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Old 03-30-2012, 01:40 PM   #1
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Default Exchanged your power steering fluid lately?

Doing some long overdue maintenance that often gets overlooked. This morning I exchanged my power steering fluid. It hasn't been exchanged in eleven years. Super easy to do, use the same method as my AT transmission fluid exchange (in how to section) except I use a 1 liter water bottle to collect the old fluid.

Below is a picture of the old fluid, and the new fluid. I simply use a paper coffee cup to measure what was taken out and what to put back in. Look at the color difference.

I will probably do this again in a week, and then a final time the following week, to ensure the maximum amount of old fluid is replaced.
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Old 03-30-2012, 02:13 PM   #2
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Outstanding Mike.

Next thing you need to work on is the headlight fluid reservoir.
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Old 03-30-2012, 02:36 PM   #3
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Actually just did the supercharger snout. Next will be the brake fluid, which I am dreading. Also with the brake fluid will be a stop rust coating on the brake lines under the hood. They are looking very tired, but i don't want to replace them. Hoping for two more years out of this Bonny. Attached are the pictures from the supercharger fluid exchange, and also show the corrosion on the brake lines.
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Old 03-30-2012, 03:48 PM   #4
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Quote:
Originally Posted by GunsOfNavarone View Post
Below is a picture of the old fluid, and the new fluid. I simply use a paper coffee cup to measure what was taken out and what to put back in. Look at the color difference.
like, damn.

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Actually just did the supercharger snout.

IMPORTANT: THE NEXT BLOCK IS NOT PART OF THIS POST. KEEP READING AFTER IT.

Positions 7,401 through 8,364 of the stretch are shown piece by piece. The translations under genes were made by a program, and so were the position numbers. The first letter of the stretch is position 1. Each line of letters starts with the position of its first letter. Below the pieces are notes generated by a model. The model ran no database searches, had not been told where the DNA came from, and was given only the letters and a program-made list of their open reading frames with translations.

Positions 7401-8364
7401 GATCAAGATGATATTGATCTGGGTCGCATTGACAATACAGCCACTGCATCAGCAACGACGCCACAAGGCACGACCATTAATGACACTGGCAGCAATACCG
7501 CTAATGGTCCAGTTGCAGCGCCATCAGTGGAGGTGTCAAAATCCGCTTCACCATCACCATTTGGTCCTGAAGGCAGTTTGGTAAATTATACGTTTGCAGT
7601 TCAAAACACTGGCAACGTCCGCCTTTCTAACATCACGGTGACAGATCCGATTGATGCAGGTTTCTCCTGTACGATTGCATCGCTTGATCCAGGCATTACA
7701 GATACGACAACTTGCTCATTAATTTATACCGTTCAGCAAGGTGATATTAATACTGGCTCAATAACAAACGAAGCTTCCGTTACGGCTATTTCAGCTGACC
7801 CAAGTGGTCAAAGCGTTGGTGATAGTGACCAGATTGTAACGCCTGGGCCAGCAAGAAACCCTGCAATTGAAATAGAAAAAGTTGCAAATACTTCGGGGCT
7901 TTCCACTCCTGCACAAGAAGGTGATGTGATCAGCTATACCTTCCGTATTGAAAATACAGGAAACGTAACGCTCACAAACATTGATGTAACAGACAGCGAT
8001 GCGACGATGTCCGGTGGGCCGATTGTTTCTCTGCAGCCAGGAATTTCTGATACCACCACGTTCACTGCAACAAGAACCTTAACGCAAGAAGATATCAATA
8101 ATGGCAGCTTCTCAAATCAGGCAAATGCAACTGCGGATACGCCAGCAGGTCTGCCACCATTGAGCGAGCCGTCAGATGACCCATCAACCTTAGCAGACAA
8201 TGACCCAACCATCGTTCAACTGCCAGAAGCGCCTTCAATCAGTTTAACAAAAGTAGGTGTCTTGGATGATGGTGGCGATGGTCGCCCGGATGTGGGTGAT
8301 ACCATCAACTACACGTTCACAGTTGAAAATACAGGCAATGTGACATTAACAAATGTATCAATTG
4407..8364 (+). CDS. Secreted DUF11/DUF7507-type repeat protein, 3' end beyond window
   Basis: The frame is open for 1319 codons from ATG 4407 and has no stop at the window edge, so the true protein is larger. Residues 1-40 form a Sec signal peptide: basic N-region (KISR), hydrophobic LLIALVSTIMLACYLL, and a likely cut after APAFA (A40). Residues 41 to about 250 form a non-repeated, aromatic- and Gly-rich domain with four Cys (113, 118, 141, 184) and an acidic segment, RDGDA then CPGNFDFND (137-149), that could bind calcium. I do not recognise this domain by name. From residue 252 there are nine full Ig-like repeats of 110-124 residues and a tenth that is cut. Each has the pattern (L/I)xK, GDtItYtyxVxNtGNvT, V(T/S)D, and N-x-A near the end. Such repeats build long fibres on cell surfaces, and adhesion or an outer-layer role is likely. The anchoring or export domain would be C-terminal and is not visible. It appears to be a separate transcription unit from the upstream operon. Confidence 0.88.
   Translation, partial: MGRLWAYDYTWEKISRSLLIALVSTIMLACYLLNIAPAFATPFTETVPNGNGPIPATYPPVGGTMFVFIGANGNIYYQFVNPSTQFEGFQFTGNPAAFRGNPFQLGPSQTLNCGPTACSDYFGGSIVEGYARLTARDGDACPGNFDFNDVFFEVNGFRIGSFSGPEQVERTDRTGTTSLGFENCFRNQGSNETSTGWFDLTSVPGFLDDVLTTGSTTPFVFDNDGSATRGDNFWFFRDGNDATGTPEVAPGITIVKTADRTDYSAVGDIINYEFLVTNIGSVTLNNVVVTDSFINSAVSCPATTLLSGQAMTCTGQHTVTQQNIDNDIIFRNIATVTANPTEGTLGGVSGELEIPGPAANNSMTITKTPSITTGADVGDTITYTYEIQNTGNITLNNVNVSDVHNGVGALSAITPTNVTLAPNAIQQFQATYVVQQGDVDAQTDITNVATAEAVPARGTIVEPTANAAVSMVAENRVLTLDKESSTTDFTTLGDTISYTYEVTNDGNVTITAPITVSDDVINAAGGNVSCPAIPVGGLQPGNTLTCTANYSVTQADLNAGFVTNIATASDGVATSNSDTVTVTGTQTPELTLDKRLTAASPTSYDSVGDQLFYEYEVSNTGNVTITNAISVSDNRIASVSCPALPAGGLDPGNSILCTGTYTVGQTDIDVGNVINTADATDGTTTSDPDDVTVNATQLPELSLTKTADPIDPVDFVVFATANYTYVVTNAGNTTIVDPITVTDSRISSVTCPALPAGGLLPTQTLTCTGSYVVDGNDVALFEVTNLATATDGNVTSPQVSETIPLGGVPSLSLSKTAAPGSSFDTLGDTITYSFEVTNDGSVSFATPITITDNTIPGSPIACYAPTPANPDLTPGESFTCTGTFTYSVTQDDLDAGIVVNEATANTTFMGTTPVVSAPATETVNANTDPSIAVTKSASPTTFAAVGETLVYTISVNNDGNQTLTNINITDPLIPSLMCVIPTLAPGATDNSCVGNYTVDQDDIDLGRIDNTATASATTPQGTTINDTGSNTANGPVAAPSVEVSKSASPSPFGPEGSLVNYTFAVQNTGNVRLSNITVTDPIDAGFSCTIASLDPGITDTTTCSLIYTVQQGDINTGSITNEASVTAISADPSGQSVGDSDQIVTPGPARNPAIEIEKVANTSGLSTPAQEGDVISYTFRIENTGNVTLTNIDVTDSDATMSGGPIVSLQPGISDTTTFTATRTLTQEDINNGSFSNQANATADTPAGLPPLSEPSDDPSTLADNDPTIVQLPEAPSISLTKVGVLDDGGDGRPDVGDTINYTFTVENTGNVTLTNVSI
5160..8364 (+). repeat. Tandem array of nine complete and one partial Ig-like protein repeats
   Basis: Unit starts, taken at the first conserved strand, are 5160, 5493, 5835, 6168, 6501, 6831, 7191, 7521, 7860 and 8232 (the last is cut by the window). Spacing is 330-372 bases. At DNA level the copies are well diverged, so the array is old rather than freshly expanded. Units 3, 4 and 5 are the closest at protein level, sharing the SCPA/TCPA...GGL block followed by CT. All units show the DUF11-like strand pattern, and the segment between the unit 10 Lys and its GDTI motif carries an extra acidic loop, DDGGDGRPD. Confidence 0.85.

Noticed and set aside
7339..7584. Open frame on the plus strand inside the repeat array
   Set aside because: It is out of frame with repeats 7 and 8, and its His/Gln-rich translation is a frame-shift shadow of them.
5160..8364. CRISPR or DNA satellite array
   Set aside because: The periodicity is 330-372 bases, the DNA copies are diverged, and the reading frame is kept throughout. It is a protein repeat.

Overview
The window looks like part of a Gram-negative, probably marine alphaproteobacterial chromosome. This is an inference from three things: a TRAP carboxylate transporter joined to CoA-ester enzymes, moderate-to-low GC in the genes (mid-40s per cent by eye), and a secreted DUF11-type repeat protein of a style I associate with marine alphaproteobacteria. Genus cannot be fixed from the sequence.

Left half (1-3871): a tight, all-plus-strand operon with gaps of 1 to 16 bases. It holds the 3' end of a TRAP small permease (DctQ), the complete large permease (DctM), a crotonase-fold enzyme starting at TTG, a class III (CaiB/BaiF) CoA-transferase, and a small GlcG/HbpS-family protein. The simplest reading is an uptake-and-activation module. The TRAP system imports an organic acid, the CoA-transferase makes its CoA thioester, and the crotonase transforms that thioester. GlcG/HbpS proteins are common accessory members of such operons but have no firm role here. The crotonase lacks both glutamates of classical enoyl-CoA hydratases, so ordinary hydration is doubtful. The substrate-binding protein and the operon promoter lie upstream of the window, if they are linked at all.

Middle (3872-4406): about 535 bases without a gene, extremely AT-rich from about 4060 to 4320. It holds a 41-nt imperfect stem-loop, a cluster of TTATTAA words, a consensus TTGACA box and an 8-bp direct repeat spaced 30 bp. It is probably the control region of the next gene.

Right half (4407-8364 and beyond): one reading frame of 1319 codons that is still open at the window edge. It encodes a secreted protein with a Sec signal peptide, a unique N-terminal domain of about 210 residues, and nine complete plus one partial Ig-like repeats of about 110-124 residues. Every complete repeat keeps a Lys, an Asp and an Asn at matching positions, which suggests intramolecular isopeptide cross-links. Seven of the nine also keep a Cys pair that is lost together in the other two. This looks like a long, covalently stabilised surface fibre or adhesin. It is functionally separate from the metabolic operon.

i bet that smelled wonderful.
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Old 03-30-2012, 04:31 PM   #5
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Turkey baster works good for the master cylinder.

And a syringe with a piece of aquarium tubing works well on the snout too.
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Old 03-30-2012, 05:12 PM   #6
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Just finished flushing the brake lines. Took out super old DOT 3 and now has fresh DOT 4. One thing I learned, is that brake fluid collects moisture over time, and the moisture will eat at the steel brake pipe from the inside, while the salt eats at the outside.

Now only have to flush the coolant, will do that this summer and replace the heater and radiator hoses. It is good to get a lot of this done in one day, as I made quite a mess, but only have to clean up once.
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Old 03-31-2012, 08:31 AM   #7
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Wow, that is a real difference in the fluid, I really need to do this myself, as I think my fluid is about as old as yours was, if not older, to my knowledge mine is the same fluid that has been in there since day 1, I did not know the importance of changing out the fluid before, it should have been common sense I guess, but when things don't seem to pose a problem many average owners overlook such things.

My brake lines are not as bad as those, but they could use a coating of some sort, I was considering using Rust-Oleum 7585838 Professional Cold Galvanizing Compound Spray Paint, what did you plan to coat yours with?